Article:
Mercury (Hg) pollution is an environmental problem that adversely affects human and ecosystem health at local, regional, and global scales—including within New York State. More than two-thirds of the Hg currently released to the environment originates, either directly or indirectly, from human activities. Since the early 1800s, global atmospheric Hg concentrations have increased by three- to eight-fold over natural levels. In the U.S., atmospheric emissions and point-source releases to waterways increased following industrialization into the mid-1980s. Since then, water discharges have largely been curtailed. As a result, Hg emissions, atmospheric concentrations, and deposition over the past few decades have declined across the eastern U.S. Despite these decreases, Hg pollution persists. To inform policy efforts and to advance public understanding, the New York State Energy Research and Development Authority (NYSERDA) sponsored a scientific synthesis of information on Hg in New York State. This effort includes 23 papers focused on Hg in atmospheric deposition, water, fish, and wildlife published in Ecotoxicology. New York State experiences Hg contamination largely due to atmospheric deposition. Some landscapes are inherently sensitive to Hg inputs driven by the transport of inorganic Hg to zones of methylation, the conversion of inorganic Hg to methylmercury, and the bioaccumulation and biomagnification along food webs. Mercury concentrations exceed human and ecological risk thresholds in many areas of New York State, particularly the Adirondacks, Catskills, and parts of Long Island. Mercury concentrations in some biota have declined in the Eastern Great Lakes Lowlands and the Northeastern Highlands over the last four decades, concurrent with decreases in water releases and air emissions from regional and U.S. sources. However, widespread changes have not occurred in other ecoregions of New York State. While the timing and magnitude of the response of Hg levels in biota varies, policies expected to further diminish Hg emissions should continue to decrease Hg concentrations in food webs, yielding benefits to the fish, wildlife, and people of New York State. Anticipated improvements in the Hg status of aquatic ecosystems are likely to be greatest for inland surface waters and should be roughly proportional to declines in atmospheric Hg deposition. Efforts that advance recovery from Hg pollution in recent years have yielded significant progress, but Hg remains a pollutant of concern. Indeed, due to this extensive compilation of Hg observations in biota, it appears that the extent and intensity of the contamination on the New York landscape and waterscape is greater than previously recognized. Understanding the extent of Hg contamination and recovery following decreases in atmospheric Hg deposition will require further study, underscoring the need to continue existing monitoring efforts.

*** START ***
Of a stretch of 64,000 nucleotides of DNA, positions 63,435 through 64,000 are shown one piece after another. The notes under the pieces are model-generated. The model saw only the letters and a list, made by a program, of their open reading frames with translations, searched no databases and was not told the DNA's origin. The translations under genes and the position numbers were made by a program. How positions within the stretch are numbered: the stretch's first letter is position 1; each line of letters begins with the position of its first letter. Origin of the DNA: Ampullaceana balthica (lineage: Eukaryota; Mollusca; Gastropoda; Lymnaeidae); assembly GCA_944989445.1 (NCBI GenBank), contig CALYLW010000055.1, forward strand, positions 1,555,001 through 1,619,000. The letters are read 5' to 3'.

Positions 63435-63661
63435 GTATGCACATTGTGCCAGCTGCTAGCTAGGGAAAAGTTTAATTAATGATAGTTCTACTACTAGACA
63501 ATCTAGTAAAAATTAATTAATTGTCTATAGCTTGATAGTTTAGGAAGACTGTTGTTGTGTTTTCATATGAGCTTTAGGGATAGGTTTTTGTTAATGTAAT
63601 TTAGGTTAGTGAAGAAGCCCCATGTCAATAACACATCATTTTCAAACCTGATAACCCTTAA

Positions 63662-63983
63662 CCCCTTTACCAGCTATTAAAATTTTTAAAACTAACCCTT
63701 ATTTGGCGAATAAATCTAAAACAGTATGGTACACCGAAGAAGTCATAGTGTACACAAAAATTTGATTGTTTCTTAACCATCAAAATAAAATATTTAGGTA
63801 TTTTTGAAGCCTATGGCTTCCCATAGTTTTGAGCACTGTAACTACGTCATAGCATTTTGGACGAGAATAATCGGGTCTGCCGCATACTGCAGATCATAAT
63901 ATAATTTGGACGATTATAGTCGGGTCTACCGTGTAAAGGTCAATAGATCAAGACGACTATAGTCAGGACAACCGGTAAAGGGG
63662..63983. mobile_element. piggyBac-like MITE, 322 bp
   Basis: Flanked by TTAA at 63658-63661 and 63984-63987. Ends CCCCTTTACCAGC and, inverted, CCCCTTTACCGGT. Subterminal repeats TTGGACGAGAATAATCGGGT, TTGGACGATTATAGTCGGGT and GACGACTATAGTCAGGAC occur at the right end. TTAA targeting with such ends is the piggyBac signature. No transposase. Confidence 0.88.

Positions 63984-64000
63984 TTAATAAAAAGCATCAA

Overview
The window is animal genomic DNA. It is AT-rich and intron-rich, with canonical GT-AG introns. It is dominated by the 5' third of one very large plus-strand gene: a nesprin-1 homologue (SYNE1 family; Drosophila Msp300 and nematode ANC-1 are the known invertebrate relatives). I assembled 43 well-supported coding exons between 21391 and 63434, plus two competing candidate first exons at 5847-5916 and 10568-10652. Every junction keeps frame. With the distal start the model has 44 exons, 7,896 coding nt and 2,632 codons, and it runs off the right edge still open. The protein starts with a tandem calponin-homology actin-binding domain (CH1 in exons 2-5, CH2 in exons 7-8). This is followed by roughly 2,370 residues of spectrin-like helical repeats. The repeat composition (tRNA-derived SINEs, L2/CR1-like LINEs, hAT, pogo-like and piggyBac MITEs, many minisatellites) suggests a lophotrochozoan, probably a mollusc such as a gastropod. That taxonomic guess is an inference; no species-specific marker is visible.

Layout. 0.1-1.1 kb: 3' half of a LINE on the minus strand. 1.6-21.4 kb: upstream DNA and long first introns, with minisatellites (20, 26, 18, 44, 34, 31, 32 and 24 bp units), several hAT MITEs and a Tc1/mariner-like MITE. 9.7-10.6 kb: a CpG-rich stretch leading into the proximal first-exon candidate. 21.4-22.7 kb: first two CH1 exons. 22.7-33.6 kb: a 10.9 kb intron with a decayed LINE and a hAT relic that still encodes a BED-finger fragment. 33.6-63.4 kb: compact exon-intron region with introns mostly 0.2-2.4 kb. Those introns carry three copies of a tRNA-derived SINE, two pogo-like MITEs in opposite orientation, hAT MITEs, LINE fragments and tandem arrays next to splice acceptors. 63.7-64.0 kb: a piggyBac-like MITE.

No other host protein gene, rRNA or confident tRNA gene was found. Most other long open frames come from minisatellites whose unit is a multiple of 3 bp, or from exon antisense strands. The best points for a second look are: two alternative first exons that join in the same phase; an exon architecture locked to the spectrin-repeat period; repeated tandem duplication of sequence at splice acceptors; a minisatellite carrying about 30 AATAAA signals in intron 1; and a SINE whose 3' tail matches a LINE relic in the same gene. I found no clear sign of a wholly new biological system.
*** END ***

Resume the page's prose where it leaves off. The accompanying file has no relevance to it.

- New York
ASJC Scopus subject areas
- Management, Monitoring, Policy and Law
- Health, Toxicology and Mutagenesis